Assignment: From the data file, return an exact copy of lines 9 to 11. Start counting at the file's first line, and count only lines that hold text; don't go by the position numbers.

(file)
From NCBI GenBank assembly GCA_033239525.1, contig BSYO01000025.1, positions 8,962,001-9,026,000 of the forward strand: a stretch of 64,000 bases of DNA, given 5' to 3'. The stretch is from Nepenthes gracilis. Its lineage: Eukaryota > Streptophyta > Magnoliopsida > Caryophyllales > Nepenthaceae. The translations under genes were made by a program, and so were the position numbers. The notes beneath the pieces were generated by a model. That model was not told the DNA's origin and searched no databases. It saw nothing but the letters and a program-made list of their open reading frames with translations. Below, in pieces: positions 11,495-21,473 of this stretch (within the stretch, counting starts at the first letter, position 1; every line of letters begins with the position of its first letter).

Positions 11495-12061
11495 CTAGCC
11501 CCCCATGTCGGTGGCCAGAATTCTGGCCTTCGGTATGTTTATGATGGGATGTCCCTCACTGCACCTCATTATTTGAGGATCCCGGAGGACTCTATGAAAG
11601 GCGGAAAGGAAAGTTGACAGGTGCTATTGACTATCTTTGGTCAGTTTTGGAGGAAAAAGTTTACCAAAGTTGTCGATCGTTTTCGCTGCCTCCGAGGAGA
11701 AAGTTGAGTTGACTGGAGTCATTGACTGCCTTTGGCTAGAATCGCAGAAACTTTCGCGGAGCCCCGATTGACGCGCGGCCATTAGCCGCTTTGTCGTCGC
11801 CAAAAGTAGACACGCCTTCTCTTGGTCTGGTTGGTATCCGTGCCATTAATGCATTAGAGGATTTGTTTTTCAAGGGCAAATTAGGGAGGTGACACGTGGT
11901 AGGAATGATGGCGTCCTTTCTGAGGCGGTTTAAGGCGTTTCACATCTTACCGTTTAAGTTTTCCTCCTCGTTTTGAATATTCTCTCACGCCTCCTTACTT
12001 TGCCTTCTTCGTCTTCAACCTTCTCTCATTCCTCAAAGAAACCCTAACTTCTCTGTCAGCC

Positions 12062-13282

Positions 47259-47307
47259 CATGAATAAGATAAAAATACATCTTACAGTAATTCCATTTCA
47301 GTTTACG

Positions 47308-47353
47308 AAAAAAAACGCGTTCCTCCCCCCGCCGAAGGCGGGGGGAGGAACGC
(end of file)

12001 TGCCTTCTTCGTCTTCAACCTTCTCTCATTCCTCAAAGAAACCCTAACTTCTCTGTCAGCC

Positions 12062-13282

Positions 47259-47307